One answer to the question: What 2013 smartphone leaves all other smartphones eating its dust?
You won’t see a posher phone than the HTC One in 2013. It looks, feels, and sounds expensive. And calling it a phone may be an insult. It’s really a pocket entertainment system that will tempt you to drop calls just so you can continue playing with it.
The last HTC phone I used was the Touch Diamond back in 08. I can’t believe that the HTC One 2013 (formerly called the M7) is nearly 10 Gs less expensive than the Diamond was upon release. No better example of technology driving down prices.
The Diamond, great as it was for its time, was nothing but a phone. The HTC One? Well, I’ll bet you my HTC One that it sounds better than your flatscreen. Kidding. You’ll have to pry it from my cold, dead fingers!
Why does the HTC One sound so good? I’ll give you three reasons: Beats Audio, HTC BoomSound via front- facing stereo speakers, and a dedicated amplifier.
Beats Audio, the mobile tech brand of the iconic Beats Electronics, LLC (as in Beats by Dr Dre and founder Jimmy Iovine of American Idol fame) is enabled across the entire device. So you get the same nuanced quality of sound whether you’re listening to Adele, The Avengers, your mom’s voice, or your interview subject struggling to make himself heard above the din of a press con.
I’ll make you another bet. The first time you experience the HTC One’s front-facing stereo speakers, you will wonder why no one thought of it until now.
Lest you think this is unabashed PR baloney, let me share with you my one typing complaint. As a BlackBerry devotee, I am very demanding about my typing and file-naming comfort. The HTC One falls short simply by being a touchscreen and having to contend with my bad typing habits. While typing the last five paragraphs alone, I’ve had to return from having hit the home button by mistake and landing on the home screen.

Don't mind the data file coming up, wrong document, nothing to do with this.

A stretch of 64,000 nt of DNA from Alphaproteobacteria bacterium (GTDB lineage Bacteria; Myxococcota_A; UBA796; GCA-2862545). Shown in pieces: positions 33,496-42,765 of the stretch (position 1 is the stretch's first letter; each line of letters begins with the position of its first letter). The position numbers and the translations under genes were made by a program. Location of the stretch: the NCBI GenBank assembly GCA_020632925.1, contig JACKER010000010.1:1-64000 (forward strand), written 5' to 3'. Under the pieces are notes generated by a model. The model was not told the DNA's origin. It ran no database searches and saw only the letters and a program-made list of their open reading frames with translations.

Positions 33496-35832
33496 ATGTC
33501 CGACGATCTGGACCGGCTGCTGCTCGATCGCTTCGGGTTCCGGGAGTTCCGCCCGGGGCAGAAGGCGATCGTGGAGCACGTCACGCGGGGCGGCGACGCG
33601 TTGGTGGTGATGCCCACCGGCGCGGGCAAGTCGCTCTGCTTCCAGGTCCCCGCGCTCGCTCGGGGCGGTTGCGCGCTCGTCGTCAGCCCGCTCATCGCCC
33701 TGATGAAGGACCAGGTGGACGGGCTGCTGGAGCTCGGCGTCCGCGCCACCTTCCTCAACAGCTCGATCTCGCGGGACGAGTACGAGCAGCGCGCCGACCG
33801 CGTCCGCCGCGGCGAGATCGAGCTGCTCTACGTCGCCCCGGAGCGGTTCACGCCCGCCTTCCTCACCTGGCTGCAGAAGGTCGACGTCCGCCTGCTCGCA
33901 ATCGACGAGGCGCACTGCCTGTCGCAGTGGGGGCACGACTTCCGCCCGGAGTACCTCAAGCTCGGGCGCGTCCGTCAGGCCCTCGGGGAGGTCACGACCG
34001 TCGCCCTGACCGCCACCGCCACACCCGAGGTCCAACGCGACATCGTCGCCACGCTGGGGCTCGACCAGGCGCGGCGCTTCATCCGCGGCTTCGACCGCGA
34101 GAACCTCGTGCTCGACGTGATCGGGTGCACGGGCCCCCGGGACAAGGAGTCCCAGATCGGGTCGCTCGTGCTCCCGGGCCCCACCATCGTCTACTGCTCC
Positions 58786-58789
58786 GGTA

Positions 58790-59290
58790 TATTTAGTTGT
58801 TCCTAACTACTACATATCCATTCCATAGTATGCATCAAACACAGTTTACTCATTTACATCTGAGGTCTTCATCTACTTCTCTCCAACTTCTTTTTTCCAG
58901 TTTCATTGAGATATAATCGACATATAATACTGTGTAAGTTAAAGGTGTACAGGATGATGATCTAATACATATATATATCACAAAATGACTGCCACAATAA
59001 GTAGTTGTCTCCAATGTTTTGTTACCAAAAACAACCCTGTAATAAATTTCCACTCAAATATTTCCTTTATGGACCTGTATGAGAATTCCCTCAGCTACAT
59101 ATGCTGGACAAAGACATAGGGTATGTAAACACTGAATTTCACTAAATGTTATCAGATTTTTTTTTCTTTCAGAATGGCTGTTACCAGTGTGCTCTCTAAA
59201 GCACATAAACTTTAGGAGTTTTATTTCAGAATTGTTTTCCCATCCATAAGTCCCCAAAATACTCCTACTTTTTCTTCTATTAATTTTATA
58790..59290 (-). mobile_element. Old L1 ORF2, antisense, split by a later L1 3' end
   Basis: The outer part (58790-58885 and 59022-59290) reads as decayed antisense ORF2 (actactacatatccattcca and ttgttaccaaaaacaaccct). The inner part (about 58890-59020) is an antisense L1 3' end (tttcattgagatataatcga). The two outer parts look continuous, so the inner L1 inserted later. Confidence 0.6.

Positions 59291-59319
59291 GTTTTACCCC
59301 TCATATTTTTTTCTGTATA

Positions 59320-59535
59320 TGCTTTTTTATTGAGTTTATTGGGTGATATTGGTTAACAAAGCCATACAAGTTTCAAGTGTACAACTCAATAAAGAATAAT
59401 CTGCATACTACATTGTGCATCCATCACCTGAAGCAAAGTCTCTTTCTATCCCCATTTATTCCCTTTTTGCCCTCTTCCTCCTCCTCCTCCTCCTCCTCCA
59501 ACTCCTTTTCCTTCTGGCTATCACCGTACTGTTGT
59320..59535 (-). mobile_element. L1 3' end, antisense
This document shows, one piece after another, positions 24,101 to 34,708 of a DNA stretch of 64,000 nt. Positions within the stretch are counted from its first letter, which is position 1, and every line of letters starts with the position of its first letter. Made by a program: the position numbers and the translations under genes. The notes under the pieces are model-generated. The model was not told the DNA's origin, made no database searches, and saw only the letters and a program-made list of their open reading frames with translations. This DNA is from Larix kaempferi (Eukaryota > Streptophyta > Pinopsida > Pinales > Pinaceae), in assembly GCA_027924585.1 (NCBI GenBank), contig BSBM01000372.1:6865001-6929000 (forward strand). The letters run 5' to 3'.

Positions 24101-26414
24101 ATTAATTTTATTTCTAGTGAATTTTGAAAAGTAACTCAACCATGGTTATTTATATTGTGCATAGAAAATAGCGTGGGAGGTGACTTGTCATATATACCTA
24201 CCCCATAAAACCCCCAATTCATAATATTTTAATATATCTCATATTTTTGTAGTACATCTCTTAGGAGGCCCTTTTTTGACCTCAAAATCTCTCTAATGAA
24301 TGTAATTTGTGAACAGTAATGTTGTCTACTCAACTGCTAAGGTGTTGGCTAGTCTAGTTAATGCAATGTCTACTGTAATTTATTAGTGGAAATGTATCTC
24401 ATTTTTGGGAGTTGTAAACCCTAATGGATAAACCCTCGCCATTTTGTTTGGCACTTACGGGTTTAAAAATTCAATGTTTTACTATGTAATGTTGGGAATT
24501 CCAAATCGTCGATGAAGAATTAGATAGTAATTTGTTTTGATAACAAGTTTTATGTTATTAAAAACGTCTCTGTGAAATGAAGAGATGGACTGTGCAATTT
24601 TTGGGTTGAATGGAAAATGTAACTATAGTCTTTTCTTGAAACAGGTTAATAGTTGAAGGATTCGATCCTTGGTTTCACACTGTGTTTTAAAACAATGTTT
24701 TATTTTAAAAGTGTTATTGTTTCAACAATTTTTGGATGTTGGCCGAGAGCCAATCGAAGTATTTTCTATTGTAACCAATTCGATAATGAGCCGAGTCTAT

I also cheated and corrected this part of my review on my desktop. For some reason, I couldn’t attach the Polaris document to an e-mail. The drop-down menu tells me I can ‘Attach Picture’ and ‘Attach Video,’ but it doesn’t allow me to attach a file. Thank heavens for Dropbox. I just put all my files there and shoot them out in an e-mail by simply hitting ‘Share.’
Finally, get ready to work your brain-hand coordination. While Samsung and BlackBerry have their ‘Back’ buttons on the right, HTC One has it on the left. And the centrally positioned home button in most phones? It’s on the right.
The HTC One, while needing lots of customization (there’s no default File Manager app, for one thing) runs on an Android platform. So you can change almost everything you don’t like and tweak your apps and widgets to your hearts content.
The packaged widgets are quite cool though. HTC BlinkFeed allows you to personalize your live feeds. So you can get your daily news, app tips, Facebook updates, tweets, and the local weather report streaming on a single screen. The changing weather icons and very realistic weather screensaver are my favorites. There are widgets perfect for drivers and travelers: Car, Traffic, Navigation, GPS, Maps, and Twitter (for those handy MMDA traffic feeds). The traffic widget is a fun and useful toy that can log your travel time around the city. Frankly, I haven’t had time to try it because I’m still searching for a holster that can secure larger phones to the steering wheel.
You will want to download a better video player from Play Store, however, especially if you’re used to video players that have a force-rotate button when you have auto rotate off. (If you watch movies on your phone while lying down, you’ll know what I mean.) But no rush. The picture and sound quality often make me forget what I want to download next.
Print ed: 07/13